By Gary M. White, MD
Majocchi granuloma represents a dermatophyte infection of dermal and/or subcutaneous tissue.
The two main clinical patterns are 1) perifollicular erythematous papules in normal hosts and 2) nodules or plaques in immunocompromised hosts. For a related condition, see deep dermatophytosis. Typical locations include shaved legs, scalp, the occluded skin under a watch and in locations of topical steroid use (e.g., for tinea that was thought to represent eczema). Usually one sees grouped follicular papules in a larger area of erythema. The edge may have the typical "active" border of tinea.
A KOH preparation is usually positive, although it may be negative if a topical antifungal agent has recently been used. A biopsy will show perifollicular suppurative or granulomatous inflammation. Special stains will show the organisms. Fungal culture may also be done, but takes longer.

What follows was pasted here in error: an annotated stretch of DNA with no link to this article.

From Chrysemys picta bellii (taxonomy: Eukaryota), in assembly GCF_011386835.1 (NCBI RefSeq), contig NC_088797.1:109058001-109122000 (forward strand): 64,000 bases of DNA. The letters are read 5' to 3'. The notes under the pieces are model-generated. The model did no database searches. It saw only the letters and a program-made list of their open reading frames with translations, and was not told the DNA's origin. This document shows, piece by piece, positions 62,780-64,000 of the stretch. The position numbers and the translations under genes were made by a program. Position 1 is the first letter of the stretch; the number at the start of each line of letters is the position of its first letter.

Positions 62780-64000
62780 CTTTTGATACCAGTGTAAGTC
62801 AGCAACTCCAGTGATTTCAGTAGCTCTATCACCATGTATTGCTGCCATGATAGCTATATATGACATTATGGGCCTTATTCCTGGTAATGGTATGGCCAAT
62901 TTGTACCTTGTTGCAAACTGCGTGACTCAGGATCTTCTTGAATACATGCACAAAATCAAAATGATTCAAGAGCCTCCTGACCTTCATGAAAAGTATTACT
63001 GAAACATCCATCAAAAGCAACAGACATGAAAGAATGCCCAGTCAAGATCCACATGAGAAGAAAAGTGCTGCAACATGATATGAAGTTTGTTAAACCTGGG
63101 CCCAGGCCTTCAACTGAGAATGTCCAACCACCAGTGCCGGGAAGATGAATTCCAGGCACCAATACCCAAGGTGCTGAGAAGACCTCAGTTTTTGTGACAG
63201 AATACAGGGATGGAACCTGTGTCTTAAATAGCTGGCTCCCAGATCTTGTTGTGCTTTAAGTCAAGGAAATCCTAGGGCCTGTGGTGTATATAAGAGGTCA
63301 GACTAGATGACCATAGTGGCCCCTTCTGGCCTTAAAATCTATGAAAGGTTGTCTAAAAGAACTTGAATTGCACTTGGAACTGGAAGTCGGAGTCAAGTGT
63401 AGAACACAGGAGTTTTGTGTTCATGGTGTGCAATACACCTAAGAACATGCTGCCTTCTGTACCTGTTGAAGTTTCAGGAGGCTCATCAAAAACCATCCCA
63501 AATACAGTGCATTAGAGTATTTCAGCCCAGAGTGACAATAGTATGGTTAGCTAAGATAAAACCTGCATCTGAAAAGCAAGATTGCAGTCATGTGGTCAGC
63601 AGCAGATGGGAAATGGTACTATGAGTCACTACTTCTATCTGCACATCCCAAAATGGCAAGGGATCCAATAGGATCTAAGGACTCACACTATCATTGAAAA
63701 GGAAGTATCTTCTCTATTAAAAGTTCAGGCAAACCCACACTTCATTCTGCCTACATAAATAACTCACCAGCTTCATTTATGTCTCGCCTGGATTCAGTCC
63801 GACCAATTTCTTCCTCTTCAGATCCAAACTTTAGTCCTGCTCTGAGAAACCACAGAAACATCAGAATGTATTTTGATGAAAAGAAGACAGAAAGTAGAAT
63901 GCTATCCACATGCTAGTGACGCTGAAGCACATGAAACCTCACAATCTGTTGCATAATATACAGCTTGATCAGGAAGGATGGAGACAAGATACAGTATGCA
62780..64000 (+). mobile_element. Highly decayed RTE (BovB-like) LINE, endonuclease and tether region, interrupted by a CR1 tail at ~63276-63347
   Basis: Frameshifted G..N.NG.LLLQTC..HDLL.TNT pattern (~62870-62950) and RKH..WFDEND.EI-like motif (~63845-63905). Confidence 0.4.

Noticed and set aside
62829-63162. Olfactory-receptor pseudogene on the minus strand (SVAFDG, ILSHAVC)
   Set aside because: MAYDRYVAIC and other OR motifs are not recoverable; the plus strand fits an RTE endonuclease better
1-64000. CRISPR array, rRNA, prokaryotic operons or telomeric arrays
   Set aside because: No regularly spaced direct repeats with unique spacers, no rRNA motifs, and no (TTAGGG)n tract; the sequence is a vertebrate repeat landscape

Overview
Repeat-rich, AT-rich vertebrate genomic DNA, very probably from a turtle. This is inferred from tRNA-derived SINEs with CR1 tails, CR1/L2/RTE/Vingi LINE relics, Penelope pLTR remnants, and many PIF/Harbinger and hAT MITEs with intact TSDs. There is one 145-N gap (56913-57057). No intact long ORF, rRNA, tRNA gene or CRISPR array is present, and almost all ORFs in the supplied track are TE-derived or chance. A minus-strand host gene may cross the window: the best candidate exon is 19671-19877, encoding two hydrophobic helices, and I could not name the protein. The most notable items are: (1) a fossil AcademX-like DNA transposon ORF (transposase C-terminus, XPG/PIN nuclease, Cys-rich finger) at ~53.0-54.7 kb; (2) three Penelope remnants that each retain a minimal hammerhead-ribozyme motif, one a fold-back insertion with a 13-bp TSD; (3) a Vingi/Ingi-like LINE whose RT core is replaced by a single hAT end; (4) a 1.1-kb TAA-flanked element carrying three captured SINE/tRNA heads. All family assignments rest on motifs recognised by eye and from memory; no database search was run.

In the normal host, topical antifungal therapy may be tried, but oral therapy is often needed to reach down into the follicle. Typical approaches include terbinafine (250 mg Qday for 3-6 weeks) or itraconazole (e.g., 200 mg BID for 7 days and repeated in one month if necessary).
In the immunocompromised patient, oral antifungal therapy until complete clearing is in order.
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